Few-shot Learning for Text Generation
At the prestigious King’s College London, from January 2022 to January 2023, I was engrossed in cutting-edge research centered on Few-shot Learning, a subdomain of machine learning focusing on the capability of models to learn from a limited amount of data. My role as a researcher allowed me to dive into the challenges of text generation—a field where the articulation of coherent and contextually relevant narratives from structured data, like tables, is the prime objective.
In academic research, pre-training models such as T5, GPT2, Bart, etc are used to generate Table to Text generation by Few-shot Learning and memory is utilized to store pre-training knowledge and training instance selection is used to improve training performance and achieve higher performance.
Pre-trained models are trained and tested using books, songs and other public datasets, evaluated and optimized using BLEU-4, ROUGE-4 and other methods.
The cornerstone of my research involved leveraging state-of-the-art pre-trained models such as T5 (Text-to-Text Transfer Transformer), GPT-2 (Generative Pre-trained Transformer 2), and BART (Bidirectional and Auto-Regressive Transformers). These models have revolutionized the NLP (Natural Language Processing) landscape with their ability to comprehend and generate human-like text.
My work specifically focused on the novel application of Few-shot Learning for generating descriptive text from tabular data. This technique is particularly challenging due to the sparse nature of tabular datasets, where the model must learn to perform tasks with minimal examples. To enhance the efficiency and effectiveness of this learning approach, I explored the use of memory mechanisms that allowed the models to retain and utilize pre-training knowledge, akin to how humans recall information when learning new concepts.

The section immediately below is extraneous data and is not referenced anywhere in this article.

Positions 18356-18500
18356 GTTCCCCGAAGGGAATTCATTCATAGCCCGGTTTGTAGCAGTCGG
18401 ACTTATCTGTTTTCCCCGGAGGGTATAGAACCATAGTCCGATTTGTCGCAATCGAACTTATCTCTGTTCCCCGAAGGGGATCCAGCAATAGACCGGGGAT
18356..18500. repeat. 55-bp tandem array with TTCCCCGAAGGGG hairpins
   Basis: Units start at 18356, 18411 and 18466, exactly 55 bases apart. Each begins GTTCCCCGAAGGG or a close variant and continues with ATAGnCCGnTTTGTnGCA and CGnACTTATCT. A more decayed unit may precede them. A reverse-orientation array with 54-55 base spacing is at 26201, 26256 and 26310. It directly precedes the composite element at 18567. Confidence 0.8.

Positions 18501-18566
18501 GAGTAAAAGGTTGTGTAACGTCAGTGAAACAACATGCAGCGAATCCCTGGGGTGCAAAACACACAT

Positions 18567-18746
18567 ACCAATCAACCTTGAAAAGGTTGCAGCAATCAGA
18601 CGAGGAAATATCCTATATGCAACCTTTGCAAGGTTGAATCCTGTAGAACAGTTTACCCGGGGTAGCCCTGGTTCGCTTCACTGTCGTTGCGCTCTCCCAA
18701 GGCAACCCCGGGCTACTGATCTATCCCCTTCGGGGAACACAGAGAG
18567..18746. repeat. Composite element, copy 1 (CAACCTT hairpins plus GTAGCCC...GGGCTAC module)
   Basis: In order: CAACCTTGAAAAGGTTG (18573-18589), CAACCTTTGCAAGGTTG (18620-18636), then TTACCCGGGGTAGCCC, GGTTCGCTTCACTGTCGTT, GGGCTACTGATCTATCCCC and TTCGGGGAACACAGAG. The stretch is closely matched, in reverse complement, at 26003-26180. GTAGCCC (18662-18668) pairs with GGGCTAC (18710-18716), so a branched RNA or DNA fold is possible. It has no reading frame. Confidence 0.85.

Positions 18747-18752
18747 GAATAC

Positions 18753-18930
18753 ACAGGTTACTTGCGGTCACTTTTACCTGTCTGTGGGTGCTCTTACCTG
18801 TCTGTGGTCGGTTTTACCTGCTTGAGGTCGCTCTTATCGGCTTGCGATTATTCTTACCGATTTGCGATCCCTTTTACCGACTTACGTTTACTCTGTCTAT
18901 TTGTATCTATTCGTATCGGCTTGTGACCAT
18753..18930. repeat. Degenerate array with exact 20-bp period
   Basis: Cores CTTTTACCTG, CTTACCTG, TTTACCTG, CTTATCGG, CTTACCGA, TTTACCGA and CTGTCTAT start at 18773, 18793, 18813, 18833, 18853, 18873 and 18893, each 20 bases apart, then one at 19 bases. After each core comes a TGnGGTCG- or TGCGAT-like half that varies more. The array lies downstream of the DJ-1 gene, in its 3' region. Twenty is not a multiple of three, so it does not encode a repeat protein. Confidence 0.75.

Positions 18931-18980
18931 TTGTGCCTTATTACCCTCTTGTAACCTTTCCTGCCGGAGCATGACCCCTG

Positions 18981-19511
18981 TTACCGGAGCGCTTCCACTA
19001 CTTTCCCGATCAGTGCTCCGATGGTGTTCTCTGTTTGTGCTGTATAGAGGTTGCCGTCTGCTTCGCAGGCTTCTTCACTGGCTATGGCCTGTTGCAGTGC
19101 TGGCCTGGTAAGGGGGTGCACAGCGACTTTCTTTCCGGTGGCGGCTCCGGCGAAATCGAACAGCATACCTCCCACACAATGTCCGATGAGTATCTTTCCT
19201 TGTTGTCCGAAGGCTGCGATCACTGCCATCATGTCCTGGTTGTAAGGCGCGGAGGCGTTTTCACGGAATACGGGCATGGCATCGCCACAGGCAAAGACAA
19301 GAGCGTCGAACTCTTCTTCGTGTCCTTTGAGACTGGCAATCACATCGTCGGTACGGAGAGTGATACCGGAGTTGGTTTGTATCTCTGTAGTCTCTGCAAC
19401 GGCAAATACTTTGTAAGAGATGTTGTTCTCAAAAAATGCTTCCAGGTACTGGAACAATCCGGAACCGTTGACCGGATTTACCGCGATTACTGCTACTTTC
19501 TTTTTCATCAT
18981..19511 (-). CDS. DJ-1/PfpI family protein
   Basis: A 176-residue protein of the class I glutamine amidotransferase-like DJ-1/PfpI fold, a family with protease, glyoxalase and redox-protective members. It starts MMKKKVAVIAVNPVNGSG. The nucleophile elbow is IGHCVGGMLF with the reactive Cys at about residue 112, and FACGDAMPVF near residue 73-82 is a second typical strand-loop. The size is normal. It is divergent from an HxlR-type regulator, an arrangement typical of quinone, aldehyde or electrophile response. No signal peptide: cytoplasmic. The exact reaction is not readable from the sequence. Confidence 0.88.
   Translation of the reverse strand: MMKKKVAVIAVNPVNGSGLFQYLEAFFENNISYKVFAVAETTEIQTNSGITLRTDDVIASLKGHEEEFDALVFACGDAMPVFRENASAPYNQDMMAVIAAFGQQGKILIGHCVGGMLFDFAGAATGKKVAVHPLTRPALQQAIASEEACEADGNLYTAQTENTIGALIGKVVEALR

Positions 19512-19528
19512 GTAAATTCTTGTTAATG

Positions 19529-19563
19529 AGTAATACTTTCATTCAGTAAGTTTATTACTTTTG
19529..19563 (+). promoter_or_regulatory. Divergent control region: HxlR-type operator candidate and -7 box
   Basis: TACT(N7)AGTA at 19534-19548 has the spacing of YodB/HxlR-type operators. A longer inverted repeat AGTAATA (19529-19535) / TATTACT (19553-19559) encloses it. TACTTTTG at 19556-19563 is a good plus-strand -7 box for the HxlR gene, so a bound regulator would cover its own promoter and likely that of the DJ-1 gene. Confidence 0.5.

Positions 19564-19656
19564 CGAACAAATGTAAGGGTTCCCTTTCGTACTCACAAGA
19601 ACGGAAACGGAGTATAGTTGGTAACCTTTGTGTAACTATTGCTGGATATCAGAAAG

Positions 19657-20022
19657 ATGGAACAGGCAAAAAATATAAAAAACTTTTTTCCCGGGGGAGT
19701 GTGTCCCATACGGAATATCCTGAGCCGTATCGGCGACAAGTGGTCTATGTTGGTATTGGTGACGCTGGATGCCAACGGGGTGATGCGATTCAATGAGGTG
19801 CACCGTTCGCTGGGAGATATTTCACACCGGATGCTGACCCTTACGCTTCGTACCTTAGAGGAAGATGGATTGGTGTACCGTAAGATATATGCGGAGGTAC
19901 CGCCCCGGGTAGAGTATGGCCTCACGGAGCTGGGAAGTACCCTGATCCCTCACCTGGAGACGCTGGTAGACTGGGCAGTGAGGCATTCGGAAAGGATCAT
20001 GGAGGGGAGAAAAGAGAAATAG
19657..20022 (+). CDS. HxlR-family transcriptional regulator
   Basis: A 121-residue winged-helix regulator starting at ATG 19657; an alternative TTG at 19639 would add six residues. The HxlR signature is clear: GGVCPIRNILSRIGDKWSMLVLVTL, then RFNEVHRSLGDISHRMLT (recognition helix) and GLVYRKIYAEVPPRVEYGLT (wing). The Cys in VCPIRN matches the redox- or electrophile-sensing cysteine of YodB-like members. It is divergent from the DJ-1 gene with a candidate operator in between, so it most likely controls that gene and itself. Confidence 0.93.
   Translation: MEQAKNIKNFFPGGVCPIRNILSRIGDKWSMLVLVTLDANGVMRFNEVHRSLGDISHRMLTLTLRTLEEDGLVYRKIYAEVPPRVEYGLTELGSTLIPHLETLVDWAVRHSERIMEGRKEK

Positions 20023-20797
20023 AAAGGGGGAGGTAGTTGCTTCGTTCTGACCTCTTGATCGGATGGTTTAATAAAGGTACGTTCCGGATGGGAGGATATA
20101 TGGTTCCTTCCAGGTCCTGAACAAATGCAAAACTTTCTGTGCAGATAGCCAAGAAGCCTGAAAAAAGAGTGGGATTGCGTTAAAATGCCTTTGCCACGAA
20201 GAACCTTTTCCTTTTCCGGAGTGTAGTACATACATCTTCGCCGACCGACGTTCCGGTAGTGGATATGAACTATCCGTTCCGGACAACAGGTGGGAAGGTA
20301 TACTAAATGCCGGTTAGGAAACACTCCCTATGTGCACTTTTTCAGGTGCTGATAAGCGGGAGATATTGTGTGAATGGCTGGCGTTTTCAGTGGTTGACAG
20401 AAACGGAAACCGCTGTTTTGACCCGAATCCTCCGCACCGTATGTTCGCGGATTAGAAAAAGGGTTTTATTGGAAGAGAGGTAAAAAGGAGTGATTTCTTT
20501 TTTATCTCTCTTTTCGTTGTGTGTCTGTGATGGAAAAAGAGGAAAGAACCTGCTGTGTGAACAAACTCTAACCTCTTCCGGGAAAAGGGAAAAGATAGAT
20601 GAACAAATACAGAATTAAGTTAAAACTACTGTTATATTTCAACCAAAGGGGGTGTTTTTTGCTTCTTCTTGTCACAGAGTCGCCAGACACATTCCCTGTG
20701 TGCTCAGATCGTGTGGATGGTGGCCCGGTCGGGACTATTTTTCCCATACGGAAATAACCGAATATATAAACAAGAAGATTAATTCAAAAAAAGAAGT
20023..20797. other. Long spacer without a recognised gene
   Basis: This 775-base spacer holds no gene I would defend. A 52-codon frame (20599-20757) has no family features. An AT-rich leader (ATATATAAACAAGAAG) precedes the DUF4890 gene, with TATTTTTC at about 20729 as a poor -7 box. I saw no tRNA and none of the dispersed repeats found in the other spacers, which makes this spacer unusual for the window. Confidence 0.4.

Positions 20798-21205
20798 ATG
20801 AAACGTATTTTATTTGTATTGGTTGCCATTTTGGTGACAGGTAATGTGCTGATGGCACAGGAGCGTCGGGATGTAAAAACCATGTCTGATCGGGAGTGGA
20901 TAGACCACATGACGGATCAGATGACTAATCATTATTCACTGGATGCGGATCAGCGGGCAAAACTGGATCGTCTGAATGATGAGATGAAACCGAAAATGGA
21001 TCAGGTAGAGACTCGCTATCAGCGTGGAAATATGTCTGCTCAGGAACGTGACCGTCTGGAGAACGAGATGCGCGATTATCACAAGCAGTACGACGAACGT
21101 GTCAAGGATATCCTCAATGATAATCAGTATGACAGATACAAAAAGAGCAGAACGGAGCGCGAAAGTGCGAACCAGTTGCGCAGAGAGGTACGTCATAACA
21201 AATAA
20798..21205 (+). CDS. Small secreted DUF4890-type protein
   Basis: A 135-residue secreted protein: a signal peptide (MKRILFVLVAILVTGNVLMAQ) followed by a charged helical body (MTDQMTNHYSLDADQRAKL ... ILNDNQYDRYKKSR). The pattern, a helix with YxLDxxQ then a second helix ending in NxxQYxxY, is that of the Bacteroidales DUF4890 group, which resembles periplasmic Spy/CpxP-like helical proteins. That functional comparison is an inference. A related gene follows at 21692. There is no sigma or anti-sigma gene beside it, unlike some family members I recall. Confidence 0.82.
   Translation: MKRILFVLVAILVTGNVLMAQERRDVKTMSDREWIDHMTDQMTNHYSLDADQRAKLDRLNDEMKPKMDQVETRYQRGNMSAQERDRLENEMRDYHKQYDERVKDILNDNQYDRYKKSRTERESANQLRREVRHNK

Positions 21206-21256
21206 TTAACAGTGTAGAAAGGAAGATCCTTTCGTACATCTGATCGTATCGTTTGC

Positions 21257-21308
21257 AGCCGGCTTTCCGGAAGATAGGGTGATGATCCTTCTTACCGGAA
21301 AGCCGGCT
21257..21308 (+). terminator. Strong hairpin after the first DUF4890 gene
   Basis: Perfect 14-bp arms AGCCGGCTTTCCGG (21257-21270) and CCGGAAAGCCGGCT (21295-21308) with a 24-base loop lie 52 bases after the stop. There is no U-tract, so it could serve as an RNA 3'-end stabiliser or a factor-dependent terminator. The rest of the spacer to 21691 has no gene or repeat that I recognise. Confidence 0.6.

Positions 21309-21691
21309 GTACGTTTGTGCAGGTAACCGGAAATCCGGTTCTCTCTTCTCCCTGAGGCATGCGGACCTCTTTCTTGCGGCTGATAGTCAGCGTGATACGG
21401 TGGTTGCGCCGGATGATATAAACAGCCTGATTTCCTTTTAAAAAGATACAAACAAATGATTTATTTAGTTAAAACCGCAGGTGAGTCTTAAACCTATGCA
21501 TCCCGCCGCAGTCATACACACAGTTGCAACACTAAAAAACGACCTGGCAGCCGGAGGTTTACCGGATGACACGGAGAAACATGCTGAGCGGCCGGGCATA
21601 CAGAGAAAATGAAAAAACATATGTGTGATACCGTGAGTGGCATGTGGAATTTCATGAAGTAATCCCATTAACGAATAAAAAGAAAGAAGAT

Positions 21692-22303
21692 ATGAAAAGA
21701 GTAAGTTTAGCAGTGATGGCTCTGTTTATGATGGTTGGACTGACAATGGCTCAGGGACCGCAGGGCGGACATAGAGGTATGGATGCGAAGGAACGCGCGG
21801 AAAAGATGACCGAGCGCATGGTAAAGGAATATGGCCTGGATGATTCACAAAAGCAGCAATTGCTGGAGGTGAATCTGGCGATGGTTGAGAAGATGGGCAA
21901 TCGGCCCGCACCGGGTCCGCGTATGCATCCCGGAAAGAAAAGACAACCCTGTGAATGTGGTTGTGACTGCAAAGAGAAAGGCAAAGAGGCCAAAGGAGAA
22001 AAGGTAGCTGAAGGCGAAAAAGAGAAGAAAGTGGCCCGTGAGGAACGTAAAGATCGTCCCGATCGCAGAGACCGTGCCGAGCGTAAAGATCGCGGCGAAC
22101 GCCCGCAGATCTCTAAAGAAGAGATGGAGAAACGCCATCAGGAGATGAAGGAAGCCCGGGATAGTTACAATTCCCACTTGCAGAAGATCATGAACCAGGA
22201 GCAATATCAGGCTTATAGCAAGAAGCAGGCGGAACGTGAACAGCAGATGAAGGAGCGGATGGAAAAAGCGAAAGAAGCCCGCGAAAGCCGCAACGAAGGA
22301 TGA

A pivotal aspect of my research was training instance selection. By identifying and utilizing the most informative examples for training, the performance of Few-shot Learning was significantly improved. This methodical selection process was crucial in achieving higher performance with fewer data points, a significant stride in the realm of efficient machine learning.
The versatility of the models was put to the test using an array of datasets, including literary works like books and creative compositions such as songs, among other public datasets. This not only demonstrated the models’ adaptability but also their potential for broader applications in various domains.
For evaluation, I relied on quantitative metrics such as BLEU-4 (Bilingual Evaluation Understudy) and ROUGE-L (Recall-Oriented Understudy for Gisting Evaluation), which are established standards in the NLP field for assessing the quality of generated text. Through iterative testing and optimization, the models were fine-tuned to achieve a balance between fluency, relevance, and factual correctness in the generated narratives.
My time at King’s College London was a deep exploration into the synthesis of Few-shot Learning with advanced NLP models, pushing the boundaries of how AI can learn efficiently from limited data to generate meaningful text. The implications of this research are profound, suggesting a future where AI can quickly adapt and generate knowledge across various fields with minimal human intervention.